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GraphQL data migration

When deploying a new version of your GraphQL Schema, Dgraph will update the underlying DQL Schema but will not alter the data.

As explained in GraphQL and DQL Schemas overview, Dgraph has no constraints at the database level and any node with predicates is valid.

You may face with several data GraphQL API and data discrepancies.

unused fields

For example, let’s assume that you have deployed the following schema:

type TestDataMigration {
  id: ID!
  someInfo: String!
  someOtherInfo: String

Then you create a TestDataMigration with someOtherInfo value.

Then you update the Schema and remove the field.

type TestDataMigration {
  id: ID!
  someInfo: String!

The data you have previously created is still in the graph database !

Moreover if you delete the TestDataMigration object using its id, the GraphQL API delete operation will be successful.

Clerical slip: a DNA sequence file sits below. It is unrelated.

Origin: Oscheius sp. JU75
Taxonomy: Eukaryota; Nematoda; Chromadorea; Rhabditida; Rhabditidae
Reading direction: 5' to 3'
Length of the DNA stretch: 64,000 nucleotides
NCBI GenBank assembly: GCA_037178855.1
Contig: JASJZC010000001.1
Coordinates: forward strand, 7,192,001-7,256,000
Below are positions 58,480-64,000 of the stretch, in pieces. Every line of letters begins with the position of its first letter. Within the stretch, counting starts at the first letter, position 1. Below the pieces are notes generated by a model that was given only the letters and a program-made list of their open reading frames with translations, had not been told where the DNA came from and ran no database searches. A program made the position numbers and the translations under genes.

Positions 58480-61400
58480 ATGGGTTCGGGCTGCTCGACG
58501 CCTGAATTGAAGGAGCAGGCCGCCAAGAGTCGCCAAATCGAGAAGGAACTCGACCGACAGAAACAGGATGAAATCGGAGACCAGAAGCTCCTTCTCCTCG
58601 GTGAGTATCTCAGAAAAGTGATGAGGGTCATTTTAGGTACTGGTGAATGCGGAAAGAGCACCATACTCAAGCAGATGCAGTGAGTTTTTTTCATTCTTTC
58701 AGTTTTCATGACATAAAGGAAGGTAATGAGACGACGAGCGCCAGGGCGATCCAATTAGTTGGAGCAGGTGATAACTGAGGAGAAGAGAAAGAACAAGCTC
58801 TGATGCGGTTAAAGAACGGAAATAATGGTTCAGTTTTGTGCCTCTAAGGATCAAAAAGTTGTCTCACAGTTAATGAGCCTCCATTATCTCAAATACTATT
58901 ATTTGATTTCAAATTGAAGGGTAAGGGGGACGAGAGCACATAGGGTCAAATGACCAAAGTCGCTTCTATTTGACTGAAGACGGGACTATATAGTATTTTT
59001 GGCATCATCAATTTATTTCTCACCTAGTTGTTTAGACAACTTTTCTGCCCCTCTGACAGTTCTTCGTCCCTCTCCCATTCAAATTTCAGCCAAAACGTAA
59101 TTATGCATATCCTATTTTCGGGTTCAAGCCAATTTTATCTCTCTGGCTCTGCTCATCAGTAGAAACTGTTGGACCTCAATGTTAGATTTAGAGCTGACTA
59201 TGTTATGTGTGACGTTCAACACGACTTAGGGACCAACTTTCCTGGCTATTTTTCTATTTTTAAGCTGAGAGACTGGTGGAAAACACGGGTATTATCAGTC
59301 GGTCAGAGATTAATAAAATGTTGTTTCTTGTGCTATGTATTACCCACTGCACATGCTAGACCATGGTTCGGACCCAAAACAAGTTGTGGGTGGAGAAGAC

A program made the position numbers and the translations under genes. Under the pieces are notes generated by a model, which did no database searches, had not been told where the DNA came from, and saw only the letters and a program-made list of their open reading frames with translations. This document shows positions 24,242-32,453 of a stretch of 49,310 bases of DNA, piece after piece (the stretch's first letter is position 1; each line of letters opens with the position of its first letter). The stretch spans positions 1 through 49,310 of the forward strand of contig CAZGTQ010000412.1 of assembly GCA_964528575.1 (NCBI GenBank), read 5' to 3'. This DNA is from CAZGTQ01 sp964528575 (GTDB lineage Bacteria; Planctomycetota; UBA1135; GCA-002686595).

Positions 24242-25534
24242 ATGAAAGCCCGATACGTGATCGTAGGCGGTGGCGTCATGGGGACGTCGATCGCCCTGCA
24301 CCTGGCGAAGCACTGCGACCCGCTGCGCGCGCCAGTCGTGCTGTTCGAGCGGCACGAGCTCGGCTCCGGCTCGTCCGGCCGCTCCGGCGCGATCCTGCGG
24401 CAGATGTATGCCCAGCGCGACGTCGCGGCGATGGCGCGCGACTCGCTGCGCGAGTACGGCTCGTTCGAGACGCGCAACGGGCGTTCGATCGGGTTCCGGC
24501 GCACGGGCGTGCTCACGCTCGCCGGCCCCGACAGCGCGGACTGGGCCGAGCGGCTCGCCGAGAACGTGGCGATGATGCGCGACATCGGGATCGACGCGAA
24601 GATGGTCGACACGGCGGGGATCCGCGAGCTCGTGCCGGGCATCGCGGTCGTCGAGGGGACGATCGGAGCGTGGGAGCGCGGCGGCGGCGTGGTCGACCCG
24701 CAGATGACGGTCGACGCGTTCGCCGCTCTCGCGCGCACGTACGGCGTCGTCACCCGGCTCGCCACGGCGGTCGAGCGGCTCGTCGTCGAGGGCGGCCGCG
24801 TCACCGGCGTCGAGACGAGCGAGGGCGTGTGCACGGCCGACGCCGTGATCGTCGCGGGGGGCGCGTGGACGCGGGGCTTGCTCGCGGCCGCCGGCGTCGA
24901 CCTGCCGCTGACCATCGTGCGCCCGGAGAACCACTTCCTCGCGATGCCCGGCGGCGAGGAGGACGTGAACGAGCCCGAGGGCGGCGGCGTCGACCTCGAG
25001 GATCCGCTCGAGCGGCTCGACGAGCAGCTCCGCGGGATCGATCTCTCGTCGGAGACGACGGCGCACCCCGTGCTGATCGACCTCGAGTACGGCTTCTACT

If you followed the GraphQL - DQL Schema mapping, you understand that Dgraph has used the list the known list of predicates (id, someInfo) and removed them. In fact, Dgraph also removed the dgraph.type predicate and so this TestDataMigration node is not visible anymore to the GraphQL API.

The point is that a node with this uid exists and has a predicate someOtherInfo. This is because this data has been created initially and nothing in the process of deploying a new version and then using a delete operation by ID instructed Dgraph to delete this predicate.

You end up with a node without type (i.e without a dgraph.type predicate) and with an old predicate value which is ‘invisible’ to your GraphQL API!

When doing a GraphQL schema deployement, you must take care of the data cleaning and data migration. The good news is that DQL offers you the tools to identify (search) potential issues and to correct the data (mutations).

In the previous case, you can alter the database and completely delete the predicate or you can write an ‘upsert’ DQL query that will search the nodes of interest and delete the unused predicate for those nodes.

new non-nullable field

Another obvious example appears if you deploy a new version containing a new non-nullable field for an existing type. The existing ‘nodes’ of the same type in the graph do not have this predicate. A Gra[hQL query reaching those nodes will return a list of errors. You can easily write an ‘upsert’ DQL mutation to find all node of this type not having the new predicate and update them with a default value.